MMOs are a weird beast when it comes to videogames. With your typical video game you can shell out $60, get between 8 and 20 hours of enjoyment out of it and be done with it, moving onto the next game that will be released in just a couple weeks. When it comes to an MMO, you’re being asked to commit yourself to a longer period of time, and everything in the game is geared towards encouraging you to play longer and longer.
The weirdest part about this is anticipating a new MMO coming out. We’ve all done it, saw a new MMO that struck our fancy just right and started dreaming about what it was going to be like to play it. You go in with aspirations of hitting the level cap, playing the endgame, mastering the pvp ladder, doing all the things. You also know that this is going to be longer than your typical single player run through. This is going to be a commitment.
You might start clearing the decks before New MMO comes out. This means finishing up games that you have not had a chance to, because when that new MMO hits you won’t have time to go back and finish; it’s going to be New MMO all day, every day. Of course MMOs are more fun if your friends play, so there is that to do as well: recruiting.
You start selling your friends on New MMO. You become a PR masterclass alum slipping into casual conversations tidbits that you know your friends are going to like about New MMO, tidbits tailored exactly to their taste. You extoll upon them the classes, the mechanics, show them screenshots on your tiny phone, all in the effort to get them to play this game with you. You pitch your guild name and possible raiding schedule. You tell them who else they have lined up to play already, and hope that those people are doing the same thing to their friends. The more the merrier!
It’s kinda weird if you think about it. It’s like knowing you have a guaranteed relationship with someone you are incredibly attracted to months before they even meet you. You play out every date in your head, what you’ll say, and how you think they’ll react. You know you are perfect for one another, so you plan out the wedding, start naming your kids and/or pets, and even eyeballing that nice community in Florida you want to retire to.
And just like dating, reality sometimes doesn’t live up to the fantasy. New MMO may not have launched as robust as the developers promised, with missing features “coming soon”. There might be some mechanic about your chosen role that bugs you to no end. There could be a whole host of bugs that are not game-breaking in the way that developers will drop everything to fix them, but game-breaking enough for you and your class to make playing the game less-than-enjoyable.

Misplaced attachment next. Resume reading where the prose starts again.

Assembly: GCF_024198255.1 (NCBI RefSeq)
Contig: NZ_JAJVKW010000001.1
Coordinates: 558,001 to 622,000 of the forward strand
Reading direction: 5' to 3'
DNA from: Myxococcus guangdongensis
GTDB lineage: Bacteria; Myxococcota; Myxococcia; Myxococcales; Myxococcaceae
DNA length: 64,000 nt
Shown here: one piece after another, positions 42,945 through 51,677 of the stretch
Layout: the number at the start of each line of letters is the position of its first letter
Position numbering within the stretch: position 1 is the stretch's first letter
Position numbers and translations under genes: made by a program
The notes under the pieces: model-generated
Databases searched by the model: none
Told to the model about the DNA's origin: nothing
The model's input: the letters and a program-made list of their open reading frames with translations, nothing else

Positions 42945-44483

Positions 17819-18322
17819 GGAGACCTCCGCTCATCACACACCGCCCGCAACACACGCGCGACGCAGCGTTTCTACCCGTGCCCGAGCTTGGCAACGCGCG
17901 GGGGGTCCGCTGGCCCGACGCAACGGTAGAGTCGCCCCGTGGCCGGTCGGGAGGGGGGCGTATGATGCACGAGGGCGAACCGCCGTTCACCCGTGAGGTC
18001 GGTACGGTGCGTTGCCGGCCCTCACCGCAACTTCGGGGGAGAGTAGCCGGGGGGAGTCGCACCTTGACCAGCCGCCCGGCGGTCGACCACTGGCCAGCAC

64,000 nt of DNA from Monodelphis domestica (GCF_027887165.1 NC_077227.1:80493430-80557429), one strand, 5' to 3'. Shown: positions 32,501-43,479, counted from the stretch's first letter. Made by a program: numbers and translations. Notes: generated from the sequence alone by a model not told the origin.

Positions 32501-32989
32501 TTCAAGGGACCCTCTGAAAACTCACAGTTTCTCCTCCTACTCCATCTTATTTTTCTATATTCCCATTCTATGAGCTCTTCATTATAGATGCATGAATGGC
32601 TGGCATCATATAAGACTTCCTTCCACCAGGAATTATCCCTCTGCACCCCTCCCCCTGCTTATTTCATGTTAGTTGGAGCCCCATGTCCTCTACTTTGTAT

You suddenly feel a pang of guilt. You recruited your friends to play this game! You try to like it, become blind to its flaws. You become a steadfast defender and evangelist for the game when no one else will. Three months have gone by and your recruited friends stopped logging in. It’s just you and whatever PUGs you can get made up of people like yourself.
Sometimes the anticipation leading up to a new MMO is more exciting than the new MMO itself. This is no different than any other game, but MMOs have unique twists. You recruit your friends to play with you. You make extraordinary time commitments to it for weeks or months on end. You aspire, lottery-style, of being the “best” or “first” at accomplishing something in-game.
Is any of this wrong? Of course not, but if we can recognize what we are doing, then we can stave off the possible guilt when the wheels inevitably come off. “You HAVE to play New MMO with me, check out these websites!” becomes “Hey, I’m pretty interested in New MMO, do you have any interest in checking it out with me? I can link you some websites with info.” See the difference? If the latter approach works then you might recruit less people to play with you, but their own interest level will be higher, which can mean they will stick around longer. And that’s a good thing!
What new MMO are you anticipating with bated breath? Are you actively recruiting your friends into it? Madly linking every preview article from MMORPG.com? Or are you taking a more measured approach this time, taking in information and gauging the interest levels of your friends before making the commitment? I’d love to hear your thoughts in the comments below.
Matt Miller / Matt Miller is a 22 year veteran of the computer game industry and columnist for MMORPG.com. He was Lead Designer for City of Heroes over five years, and has "seen it all" when it comes to MMOs (but still learns something new every day). You can always reach him on twitter @MMODesigner.